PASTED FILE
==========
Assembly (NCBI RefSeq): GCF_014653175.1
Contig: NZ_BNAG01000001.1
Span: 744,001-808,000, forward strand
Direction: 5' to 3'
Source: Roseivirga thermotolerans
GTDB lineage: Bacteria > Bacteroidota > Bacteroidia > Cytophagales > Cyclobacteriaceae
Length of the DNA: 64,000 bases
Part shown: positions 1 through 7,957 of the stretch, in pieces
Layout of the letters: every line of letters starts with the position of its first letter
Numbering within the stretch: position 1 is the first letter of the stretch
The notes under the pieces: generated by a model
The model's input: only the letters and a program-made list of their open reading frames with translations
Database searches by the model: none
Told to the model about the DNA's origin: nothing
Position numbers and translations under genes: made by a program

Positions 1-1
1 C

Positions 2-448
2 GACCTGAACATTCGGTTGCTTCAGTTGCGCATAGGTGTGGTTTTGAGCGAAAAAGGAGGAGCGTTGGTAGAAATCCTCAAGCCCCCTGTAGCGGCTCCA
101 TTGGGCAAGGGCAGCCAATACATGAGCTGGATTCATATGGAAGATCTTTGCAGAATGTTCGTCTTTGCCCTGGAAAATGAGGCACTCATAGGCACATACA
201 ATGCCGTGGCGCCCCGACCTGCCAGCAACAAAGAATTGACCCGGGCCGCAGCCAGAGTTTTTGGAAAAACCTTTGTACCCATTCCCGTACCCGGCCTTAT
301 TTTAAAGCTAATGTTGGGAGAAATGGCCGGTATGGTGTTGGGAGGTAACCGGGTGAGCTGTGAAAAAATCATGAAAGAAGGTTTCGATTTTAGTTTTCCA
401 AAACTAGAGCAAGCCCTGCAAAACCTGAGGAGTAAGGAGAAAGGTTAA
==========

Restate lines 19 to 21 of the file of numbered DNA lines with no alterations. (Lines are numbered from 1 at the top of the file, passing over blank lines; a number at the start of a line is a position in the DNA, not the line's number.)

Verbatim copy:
2 GACCTGAACATTCGGTTGCTTCAGTTGCGCATAGGTGTGGTTTTGAGCGAAAAAGGAGGAGCGTTGGTAGAAATCCTCAAGCCCCCTGTAGCGGCTCCA
101 TTGGGCAAGGGCAGCCAATACATGAGCTGGATTCATATGGAAGATCTTTGCAGAATGTTCGTCTTTGCCCTGGAAAATGAGGCACTCATAGGCACATACA
201 ATGCCGTGGCGCCCCGACCTGCCAGCAACAAAGAATTGACCCGGGCCGCAGCCAGAGTTTTTGGAAAAACCTTTGTACCCATTCCCGTACCCGGCCTTAT